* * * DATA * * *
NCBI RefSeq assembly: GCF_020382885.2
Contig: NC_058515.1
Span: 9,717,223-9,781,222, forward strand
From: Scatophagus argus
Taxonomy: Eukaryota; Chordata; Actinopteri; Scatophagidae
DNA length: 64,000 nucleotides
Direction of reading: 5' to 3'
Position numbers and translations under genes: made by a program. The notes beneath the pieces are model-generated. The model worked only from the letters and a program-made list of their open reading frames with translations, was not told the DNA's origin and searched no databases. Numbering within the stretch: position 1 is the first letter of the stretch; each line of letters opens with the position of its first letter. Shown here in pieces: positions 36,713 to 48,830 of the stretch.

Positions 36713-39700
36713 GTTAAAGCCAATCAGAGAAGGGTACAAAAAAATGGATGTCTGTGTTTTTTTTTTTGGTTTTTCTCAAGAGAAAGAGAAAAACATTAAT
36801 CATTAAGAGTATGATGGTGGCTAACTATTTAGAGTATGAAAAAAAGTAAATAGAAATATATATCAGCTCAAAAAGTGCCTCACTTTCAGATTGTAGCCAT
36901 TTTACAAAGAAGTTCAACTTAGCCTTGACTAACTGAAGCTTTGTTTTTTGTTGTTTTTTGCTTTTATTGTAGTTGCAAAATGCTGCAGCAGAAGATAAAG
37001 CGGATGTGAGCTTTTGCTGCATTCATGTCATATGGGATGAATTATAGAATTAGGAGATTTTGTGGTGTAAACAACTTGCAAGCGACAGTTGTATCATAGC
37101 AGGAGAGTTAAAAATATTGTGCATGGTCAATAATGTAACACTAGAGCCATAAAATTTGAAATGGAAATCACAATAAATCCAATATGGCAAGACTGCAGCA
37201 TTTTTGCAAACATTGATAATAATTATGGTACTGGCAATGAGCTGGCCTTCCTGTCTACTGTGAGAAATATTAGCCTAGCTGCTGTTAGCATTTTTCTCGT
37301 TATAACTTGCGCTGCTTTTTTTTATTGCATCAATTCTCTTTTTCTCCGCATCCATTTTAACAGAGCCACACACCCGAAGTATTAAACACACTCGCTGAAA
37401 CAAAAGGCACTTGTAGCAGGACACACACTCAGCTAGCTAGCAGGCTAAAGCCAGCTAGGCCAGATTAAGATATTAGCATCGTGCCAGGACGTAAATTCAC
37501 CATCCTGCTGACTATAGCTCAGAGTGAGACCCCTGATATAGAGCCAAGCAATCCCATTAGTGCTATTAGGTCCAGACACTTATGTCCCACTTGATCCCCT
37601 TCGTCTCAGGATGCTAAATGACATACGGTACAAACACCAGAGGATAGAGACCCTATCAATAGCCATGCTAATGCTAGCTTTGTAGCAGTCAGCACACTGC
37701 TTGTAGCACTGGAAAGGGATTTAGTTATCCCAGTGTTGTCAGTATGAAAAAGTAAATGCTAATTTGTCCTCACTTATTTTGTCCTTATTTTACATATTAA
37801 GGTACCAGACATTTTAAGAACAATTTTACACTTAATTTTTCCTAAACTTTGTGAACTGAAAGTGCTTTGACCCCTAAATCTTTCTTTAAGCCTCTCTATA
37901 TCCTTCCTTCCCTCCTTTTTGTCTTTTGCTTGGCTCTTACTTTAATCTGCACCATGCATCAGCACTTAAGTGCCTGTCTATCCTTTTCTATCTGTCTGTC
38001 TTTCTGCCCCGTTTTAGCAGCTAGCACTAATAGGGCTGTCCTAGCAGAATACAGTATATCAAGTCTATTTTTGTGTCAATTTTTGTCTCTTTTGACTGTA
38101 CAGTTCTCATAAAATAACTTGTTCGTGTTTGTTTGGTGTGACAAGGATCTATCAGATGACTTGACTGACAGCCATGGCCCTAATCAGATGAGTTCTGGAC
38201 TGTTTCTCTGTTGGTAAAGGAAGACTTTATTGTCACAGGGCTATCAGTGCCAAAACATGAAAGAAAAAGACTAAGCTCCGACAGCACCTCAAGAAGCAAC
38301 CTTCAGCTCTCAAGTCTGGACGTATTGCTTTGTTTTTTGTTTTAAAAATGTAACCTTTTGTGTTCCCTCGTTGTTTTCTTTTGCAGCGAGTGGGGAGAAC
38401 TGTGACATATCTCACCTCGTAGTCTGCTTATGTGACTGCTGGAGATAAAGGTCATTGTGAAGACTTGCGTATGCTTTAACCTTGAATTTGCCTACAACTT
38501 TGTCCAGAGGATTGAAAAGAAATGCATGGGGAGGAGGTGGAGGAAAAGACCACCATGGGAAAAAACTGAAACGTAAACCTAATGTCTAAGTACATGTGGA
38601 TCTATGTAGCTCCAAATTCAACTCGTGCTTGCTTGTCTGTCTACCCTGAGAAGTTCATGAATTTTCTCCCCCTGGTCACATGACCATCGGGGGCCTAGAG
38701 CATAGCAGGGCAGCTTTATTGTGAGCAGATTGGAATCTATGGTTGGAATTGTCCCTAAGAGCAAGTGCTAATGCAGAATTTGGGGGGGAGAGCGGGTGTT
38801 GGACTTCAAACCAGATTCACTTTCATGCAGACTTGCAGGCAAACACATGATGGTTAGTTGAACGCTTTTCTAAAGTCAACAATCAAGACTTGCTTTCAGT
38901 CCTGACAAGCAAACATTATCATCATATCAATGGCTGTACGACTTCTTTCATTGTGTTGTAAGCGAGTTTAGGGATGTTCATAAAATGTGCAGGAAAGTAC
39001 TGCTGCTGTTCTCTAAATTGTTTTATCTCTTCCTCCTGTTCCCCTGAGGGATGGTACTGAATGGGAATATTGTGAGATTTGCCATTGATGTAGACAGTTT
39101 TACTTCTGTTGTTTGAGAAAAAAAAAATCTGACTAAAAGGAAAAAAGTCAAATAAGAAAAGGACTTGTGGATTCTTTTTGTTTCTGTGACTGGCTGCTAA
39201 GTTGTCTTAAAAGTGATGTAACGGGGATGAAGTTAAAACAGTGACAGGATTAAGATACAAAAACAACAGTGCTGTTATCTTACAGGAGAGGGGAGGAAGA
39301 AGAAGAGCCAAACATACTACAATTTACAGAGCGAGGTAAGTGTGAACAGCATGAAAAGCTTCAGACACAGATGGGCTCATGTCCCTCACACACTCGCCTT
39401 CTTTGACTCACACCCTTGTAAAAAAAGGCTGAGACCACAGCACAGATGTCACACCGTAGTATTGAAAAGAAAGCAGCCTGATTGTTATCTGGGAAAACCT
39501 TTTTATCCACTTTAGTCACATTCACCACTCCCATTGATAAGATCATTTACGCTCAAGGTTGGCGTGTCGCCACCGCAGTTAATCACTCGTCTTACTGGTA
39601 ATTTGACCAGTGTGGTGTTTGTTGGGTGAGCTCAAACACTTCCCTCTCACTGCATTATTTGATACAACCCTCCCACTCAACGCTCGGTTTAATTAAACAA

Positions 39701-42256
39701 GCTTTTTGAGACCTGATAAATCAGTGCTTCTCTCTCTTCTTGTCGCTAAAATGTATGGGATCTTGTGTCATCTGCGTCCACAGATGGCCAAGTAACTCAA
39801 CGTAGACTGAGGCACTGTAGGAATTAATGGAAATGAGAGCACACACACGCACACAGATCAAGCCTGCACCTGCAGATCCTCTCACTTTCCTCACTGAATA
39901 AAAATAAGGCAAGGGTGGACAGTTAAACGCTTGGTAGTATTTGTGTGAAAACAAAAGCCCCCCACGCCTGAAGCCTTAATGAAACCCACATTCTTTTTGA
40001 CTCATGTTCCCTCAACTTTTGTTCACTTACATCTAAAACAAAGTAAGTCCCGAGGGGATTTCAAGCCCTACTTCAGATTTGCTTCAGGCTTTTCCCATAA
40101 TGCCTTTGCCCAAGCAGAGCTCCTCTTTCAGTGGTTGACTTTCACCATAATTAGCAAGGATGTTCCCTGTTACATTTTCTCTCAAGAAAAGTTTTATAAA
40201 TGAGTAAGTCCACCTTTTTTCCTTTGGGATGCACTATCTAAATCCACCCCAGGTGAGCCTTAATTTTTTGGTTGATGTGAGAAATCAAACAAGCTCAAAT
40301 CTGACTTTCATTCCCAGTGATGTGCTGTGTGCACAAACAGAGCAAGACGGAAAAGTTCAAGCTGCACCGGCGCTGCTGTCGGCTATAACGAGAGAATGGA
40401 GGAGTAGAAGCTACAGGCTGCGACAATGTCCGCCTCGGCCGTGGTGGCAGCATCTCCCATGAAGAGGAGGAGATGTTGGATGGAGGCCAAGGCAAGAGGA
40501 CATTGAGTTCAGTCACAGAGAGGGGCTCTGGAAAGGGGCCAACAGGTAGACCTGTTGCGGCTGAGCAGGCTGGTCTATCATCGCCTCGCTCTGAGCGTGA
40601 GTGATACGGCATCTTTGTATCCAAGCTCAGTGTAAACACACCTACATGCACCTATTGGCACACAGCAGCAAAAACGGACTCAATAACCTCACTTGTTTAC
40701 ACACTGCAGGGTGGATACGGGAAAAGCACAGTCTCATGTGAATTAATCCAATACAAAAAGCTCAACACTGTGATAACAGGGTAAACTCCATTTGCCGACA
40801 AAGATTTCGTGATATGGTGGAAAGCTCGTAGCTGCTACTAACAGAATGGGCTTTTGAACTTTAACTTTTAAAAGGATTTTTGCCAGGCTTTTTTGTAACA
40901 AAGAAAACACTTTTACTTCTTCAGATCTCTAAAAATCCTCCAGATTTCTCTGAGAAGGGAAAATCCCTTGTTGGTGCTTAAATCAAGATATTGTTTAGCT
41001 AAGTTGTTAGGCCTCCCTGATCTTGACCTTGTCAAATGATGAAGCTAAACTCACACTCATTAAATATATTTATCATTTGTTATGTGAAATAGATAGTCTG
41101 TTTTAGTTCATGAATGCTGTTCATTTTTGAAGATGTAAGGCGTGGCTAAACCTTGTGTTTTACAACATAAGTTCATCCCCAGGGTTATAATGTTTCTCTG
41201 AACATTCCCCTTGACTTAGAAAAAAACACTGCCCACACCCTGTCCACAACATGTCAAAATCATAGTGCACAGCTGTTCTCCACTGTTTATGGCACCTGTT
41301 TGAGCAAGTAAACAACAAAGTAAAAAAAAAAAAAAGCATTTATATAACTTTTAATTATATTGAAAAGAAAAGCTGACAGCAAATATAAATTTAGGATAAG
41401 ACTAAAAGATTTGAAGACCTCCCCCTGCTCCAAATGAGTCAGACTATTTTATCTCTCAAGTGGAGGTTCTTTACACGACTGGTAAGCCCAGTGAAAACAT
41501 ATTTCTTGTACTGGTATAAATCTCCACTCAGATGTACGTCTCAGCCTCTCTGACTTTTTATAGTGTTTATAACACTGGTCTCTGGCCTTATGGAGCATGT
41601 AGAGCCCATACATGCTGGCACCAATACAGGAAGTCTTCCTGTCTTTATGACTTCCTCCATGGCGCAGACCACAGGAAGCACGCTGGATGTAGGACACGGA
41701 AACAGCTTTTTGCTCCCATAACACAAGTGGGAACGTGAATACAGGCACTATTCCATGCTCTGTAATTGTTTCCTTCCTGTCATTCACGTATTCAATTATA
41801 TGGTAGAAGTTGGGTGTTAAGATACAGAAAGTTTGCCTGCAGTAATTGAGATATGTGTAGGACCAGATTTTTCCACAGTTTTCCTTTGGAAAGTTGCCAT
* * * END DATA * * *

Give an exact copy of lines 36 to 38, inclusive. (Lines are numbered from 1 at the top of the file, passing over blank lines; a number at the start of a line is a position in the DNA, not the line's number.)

39301 AGAAGAGCCAAACATACTACAATTTACAGAGCGAGGTAAGTGTGAACAGCATGAAAAGCTTCAGACACAGATGGGCTCATGTCCCTCACACACTCGCCTT
39401 CTTTGACTCACACCCTTGTAAAAAAAGGCTGAGACCACAGCACAGATGTCACACCGTAGTATTGAAAAGAAAGCAGCCTGATTGTTATCTGGGAAAACCT
39501 TTTTATCCACTTTAGTCACATTCACCACTCCCATTGATAAGATCATTTACGCTCAAGGTTGGCGTGTCGCCACCGCAGTTAATCACTCGTCTTACTGGTA